Our imaginings about the afterlife, both after death and after the end of history, are a testimony to the hope that many have had, and still do, for an extension of life beyond the grave.
Answer to the Picture Riddle Challenge: Angel!
Philip Almond is Emeritus Professor of Religious Studies at the University of Queensland in Australia. He also acts as the Deputy Director of the Centre for the history of European Discourses. He has been a historian of religious thought and has engaged in the study of religion for over fifty years.
Scott Kershner is the Chaplain at Susquehanna University. As an ordained Lutheran pastor (ELCA), his ministry outreach has spread from Brooklyn, NY to the remote Cascade Mountains of Washington. He seeks to honor and support religious and non-religious communities at Susquehanna while building bridges of understanding across lines of difference.
1. Why do humans continue to incorporate beliefs about the afterlife into their major religions?
2. What are your personal beliefs on life after death and where do those beliefs come from?
3. What influences our beliefs on the afterlife and how can we ask questions to expand those influences?
1. Have students choose a religion they're unfamiliar with and research their afterlife beliefs. Then, get in groups and compare the different beliefs.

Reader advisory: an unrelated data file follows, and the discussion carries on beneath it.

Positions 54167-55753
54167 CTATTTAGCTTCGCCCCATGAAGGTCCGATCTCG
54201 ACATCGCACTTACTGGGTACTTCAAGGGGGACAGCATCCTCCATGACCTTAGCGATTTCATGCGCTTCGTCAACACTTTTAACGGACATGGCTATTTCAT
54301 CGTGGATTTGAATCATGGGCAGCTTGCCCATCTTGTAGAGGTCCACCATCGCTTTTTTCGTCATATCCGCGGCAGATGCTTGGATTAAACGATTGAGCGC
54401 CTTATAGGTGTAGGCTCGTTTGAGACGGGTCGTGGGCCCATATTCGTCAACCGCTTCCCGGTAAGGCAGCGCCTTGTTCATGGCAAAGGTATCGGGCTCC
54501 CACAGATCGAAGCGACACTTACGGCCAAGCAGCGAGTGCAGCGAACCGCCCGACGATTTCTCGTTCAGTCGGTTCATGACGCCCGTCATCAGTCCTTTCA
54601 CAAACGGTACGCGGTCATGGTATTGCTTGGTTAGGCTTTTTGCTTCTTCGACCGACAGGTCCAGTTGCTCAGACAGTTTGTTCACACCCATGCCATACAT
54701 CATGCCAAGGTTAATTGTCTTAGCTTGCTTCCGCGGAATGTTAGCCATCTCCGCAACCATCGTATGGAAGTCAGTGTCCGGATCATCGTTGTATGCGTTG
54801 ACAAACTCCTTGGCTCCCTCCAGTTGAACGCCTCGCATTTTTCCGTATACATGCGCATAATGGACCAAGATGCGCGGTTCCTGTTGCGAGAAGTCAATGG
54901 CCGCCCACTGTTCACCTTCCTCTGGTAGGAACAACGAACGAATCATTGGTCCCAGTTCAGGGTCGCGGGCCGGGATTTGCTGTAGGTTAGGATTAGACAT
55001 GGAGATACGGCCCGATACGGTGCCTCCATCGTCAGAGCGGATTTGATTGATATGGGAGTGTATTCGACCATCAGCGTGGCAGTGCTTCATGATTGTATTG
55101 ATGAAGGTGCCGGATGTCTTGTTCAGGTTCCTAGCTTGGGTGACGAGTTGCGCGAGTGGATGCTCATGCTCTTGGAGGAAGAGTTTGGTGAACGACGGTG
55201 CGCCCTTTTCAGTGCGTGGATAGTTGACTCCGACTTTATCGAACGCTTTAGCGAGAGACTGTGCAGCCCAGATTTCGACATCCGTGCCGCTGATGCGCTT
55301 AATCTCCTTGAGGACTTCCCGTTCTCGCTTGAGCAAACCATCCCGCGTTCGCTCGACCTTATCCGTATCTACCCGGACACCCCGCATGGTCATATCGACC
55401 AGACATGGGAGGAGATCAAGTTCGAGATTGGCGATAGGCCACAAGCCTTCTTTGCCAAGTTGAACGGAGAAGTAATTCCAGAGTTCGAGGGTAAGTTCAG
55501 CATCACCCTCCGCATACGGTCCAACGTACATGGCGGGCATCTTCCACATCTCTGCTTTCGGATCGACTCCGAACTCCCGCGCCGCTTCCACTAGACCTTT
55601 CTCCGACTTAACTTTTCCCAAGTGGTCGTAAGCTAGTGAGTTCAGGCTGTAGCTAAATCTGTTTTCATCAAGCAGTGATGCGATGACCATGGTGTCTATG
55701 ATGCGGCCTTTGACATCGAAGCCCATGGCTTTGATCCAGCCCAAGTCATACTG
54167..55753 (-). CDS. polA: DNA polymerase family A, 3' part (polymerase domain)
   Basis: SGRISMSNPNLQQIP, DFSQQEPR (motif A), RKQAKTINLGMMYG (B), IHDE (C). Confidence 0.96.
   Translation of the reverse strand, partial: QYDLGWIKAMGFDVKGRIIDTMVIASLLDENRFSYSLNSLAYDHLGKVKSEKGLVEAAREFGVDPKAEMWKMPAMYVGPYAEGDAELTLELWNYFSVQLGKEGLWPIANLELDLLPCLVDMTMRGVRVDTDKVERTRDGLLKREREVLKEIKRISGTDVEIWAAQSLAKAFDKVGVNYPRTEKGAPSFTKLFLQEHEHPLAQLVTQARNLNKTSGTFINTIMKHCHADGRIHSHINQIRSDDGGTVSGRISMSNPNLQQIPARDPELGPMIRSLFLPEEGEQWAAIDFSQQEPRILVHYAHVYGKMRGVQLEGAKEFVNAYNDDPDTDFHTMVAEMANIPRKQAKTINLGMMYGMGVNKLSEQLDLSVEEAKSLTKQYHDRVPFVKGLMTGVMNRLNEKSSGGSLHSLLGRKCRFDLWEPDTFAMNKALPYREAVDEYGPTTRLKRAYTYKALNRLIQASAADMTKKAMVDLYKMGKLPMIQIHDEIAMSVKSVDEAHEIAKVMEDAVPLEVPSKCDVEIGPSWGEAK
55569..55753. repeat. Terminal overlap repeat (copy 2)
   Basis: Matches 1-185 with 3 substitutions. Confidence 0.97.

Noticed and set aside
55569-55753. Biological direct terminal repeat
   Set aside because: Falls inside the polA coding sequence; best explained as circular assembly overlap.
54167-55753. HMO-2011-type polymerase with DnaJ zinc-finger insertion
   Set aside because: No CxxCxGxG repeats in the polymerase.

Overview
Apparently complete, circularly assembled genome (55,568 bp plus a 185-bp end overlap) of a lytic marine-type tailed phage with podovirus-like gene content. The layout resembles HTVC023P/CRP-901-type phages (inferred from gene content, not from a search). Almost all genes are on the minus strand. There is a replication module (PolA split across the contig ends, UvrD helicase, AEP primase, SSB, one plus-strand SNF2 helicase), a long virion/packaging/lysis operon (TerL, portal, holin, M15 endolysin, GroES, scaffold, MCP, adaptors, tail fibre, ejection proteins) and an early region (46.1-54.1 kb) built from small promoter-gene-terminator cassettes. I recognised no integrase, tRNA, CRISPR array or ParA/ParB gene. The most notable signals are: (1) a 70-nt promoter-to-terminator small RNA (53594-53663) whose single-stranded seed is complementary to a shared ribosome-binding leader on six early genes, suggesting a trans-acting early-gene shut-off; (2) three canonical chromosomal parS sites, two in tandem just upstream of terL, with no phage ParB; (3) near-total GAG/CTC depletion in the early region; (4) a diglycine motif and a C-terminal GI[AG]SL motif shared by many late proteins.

2. Have students write a short persuasive piece on why their beliefs about the afterlife are accurate. In groups, have other students ask questions.
What happens when we die? There is perhaps no more fundamental human curiosity than this, and nowhere do we bump up more profoundly against the limits of human knowledge.
In “A Brief History of the Afterlife,” Philip Almond explores how understandings of the afterlife have themselves changed greatly within Western culture over time. Almond surveys different and sometimes contradictory and competing afterlife narratives from the ancient Greeks, Hebrews and early Christians through to the modern era. He helps us see that our ideas about the afterlife tell us a great deal about our deepest human desires and needs: for hope in a world in which it often seems in short supply, and for justice capable of righting the wrongs of life and history.
Yet, ideas about the afterlife amount to more than abstract speculation. They help influence material life here and now, shaping how we act and instructing us on what to value.
The afterlife is a rich topic to explore within the theme of curiosity. To be curious about the afterlife is not only to ask: Is there life beyond the grave and what might it be? We are also invited to be curious about ourselves: Who are we and what is our historical context? These shape the questions we ask and the answers we give to these most fundamental human questions.
"That part of the human being that survives death is known in Christianity, Islam, and Judaism as the soul, the very essence of the individual person that must answer for its earthly deeds, good or bad. Hinduism perceives this spiritual essence as the divine part of a living being, the atman, which is eternal and seeks to be united with the Universal Soul, or the Brahman. Buddhism teaches that an individual is but a transient combination of the five aggregates (skandhas )—matter, sensation, perception, predisposition, and consciousness—and has no permanent soul"
Human beings have a limited time here on Earth..... BonusVideo @ Patreon: http://www.patreon.com/strangemysteries Narration provided by JaM Advertising New M...